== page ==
The Eco is the proposed name for the common currency that the West African Monetary Zone (WAMZ) plans to introduce in the framework of Economic Community of West African States (ECOWAS). After its introduction, the goal is to merge the new currency with the West African CFA franc (used by the French-speaking members of ECOWAS since 1945) at a later date. This will create a common currency for much of West Africa.
For the Eco to be implemented, ten criteria, set out by the West Africa Monetary Institute (WAMI), must be met. These criteria are known as the Four Primary Convergence Criteria and Six Secondary Convergence Criteria. Up to the fiscal year 2011, only Ghana have been able to meet all the primary criteria in any single fiscal year.
The four Primary Criteria to be achieved by each member country are:
- A single-digit inflation rate at the end of each year
- A fiscal deficit of no more than 4% of the GDP
- A central bank deficit-financing of no more than 10% of the previous year’s tax revenues
- Gross external reserves that can give import cover for a minimum of three months.
The six Secondary Criteria to be achieved by each member country are:
- Prohibition of new domestic default payments and liquidation of existing ones.
- Tax revenue should be equal to or greater than 20 percent of the GDP.
- Wage bill to tax revenue equal to or less than 35 percent.
- Public investment to tax revenue equal to or greater than 20 percent.
- A stable real exchange rate.
- A positive real interest rate.
History of the currency
The goal of a common currency, first in the ECOWAS countries not using the West African CFA Franc (Ghana, Guinea-Conakry - which is French speaking but does not use the CFA Franc -, Liberia, Nigeria and Sierra Leone) and later in the whole ECOWAS area, was officially stated in December 2000 in connection with the formal launch of WAMZ. The Eco was first planned to be introduced in 2003, but this was postponed several times, to 2005, 2010 and 2014. At a meeting of the Convergence Council of Ministers and Governors of West Africa on 25 May 2009 the start of the currency was rescheduled to 2015 due to the international economic crisis. It was also planned at the December 2009 meeting that after the Eco is launched work will begin to merge it with the West African CFA franc; this was planned to be achieved by 2020.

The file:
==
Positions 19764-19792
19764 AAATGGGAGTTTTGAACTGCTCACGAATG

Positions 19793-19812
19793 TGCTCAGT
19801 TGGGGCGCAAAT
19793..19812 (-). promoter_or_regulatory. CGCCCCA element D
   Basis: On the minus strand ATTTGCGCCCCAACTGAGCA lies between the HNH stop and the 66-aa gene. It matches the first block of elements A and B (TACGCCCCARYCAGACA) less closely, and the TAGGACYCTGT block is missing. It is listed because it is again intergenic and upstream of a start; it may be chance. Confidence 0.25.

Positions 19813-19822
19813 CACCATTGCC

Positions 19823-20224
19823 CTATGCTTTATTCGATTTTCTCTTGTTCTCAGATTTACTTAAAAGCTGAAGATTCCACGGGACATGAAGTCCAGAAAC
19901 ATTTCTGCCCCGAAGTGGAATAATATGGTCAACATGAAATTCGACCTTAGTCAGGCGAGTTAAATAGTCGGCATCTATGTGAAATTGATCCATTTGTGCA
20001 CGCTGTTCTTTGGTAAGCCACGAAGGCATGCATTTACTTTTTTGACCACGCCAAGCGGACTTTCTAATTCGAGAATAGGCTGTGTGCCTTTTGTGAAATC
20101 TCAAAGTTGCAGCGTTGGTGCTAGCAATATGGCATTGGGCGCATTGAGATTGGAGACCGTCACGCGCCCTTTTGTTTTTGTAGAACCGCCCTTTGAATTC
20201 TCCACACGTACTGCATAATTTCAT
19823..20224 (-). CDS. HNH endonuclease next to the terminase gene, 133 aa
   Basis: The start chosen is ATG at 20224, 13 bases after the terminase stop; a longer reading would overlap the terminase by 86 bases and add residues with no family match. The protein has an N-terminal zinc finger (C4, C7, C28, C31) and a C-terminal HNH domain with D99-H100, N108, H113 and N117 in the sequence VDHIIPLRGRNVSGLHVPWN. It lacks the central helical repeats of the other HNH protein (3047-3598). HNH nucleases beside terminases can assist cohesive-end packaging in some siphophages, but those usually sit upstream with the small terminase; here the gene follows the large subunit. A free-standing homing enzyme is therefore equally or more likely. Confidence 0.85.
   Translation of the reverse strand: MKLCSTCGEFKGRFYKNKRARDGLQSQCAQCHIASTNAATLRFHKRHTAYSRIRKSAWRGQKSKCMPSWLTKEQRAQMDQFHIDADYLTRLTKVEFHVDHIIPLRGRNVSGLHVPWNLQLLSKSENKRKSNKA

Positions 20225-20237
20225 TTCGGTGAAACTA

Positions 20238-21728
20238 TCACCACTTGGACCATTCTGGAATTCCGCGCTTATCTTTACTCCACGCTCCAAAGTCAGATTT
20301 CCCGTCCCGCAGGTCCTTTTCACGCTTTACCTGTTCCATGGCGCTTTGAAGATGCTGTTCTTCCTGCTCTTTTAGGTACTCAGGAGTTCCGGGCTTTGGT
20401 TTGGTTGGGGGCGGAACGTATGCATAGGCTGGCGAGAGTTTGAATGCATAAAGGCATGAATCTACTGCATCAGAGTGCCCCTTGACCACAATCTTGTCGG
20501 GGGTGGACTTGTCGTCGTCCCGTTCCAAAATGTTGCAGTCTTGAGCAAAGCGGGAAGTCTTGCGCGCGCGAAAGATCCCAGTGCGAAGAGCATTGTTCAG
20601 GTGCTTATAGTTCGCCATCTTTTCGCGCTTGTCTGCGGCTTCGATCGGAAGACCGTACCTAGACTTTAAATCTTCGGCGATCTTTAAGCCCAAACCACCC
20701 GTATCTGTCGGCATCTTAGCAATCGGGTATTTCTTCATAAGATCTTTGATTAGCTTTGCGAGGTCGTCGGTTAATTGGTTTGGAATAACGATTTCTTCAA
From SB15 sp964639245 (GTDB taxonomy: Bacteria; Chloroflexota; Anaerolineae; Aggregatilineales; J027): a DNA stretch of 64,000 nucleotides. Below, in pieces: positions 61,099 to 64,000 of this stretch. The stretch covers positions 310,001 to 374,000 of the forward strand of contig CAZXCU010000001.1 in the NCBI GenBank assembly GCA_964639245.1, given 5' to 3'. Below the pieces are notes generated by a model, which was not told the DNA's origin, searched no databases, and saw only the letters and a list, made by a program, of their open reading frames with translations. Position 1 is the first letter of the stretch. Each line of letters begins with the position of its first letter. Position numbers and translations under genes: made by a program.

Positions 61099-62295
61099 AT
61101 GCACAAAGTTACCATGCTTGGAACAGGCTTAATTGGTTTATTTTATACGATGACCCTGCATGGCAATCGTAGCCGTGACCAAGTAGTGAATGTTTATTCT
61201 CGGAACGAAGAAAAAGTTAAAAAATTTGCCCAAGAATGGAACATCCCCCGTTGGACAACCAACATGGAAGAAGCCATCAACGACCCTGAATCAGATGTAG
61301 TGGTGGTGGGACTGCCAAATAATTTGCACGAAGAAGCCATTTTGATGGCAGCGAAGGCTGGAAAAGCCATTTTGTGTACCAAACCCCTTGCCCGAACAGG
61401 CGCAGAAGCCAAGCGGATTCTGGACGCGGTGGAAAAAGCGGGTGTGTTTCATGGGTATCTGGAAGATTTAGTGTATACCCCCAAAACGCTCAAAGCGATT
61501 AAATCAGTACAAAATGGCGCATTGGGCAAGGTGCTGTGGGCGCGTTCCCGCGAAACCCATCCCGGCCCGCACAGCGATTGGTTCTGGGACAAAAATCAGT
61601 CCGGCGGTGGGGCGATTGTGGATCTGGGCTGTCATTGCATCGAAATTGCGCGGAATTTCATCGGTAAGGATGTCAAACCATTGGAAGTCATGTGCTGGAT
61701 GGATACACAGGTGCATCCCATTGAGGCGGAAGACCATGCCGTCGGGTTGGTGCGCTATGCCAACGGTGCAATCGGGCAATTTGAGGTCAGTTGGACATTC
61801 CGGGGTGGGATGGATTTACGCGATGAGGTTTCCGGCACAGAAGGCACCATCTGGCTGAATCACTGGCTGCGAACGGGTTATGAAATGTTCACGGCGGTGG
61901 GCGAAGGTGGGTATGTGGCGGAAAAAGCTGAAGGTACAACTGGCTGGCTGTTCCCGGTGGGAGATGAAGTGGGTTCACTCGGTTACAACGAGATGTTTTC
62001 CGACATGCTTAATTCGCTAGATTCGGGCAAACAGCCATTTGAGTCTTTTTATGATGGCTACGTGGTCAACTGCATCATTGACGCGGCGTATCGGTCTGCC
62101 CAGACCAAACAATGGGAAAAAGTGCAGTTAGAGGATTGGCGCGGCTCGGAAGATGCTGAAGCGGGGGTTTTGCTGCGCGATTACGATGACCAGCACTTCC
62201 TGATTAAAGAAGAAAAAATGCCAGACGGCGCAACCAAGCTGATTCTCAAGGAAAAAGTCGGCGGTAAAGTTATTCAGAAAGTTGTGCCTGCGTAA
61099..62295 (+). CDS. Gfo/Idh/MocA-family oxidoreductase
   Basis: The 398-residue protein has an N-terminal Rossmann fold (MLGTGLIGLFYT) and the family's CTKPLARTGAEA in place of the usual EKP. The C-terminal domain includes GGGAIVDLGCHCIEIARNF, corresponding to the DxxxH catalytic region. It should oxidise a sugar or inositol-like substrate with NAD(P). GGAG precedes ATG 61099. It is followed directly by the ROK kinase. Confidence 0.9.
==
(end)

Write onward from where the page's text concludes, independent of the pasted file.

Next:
In 2001 the West African Monetary Institute (WAMI) was set up with headquarters in Accra, Ghana. It is to be an interim organisation in preparation for the future West African Central Bank. Its function and organisation are inspired by the European Monetary Institute. In such a way that WAMI will provide a framework for Central Banks in the WAMZ to start the integration and begin preliminary preparations for the printing and minting of the physical money, just as EMI did before in the Eurozone before the introduction of the Euro. The current director general is Mr. J.H. Tei Kitcher.
However recent assessment of the member countries' efforts to meet the criteria are very bleak. The performance scorecard presented at the 2012 Annual Statutory Meetings of the WAMZ shows that GDP growth was projected to decline to 6.9% in 2012 from 8.7% in 2011. The convergence scale of the whole WAMZ area was also projected to go down from a score of 79.2% in 2011 to 62.5% in 2012; as no member met all the convergence criteria. The average annual inflation rate also increased from 11.6% in 2011 to 12.6% in 2012. The Director of Multilateral Surveillance ECOWAS Commission, Lassane Kabore, described the performance as "dismal" but he also affirmed the commitment of his commission to the establishment of the Eco.
- Economic integration of West African States
- African Monetary Union
- African Central Bank
- Economic Community of Central African States
- Central African CFA franc (C.A.F.)
- Council of Arab Economic Unity (CAEU)
- Arab Maghreb Union
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- West-African Monetary Institute
- The Multilateral Surveillance Directorate of Macroeconomic Policy in ECOWAS Commission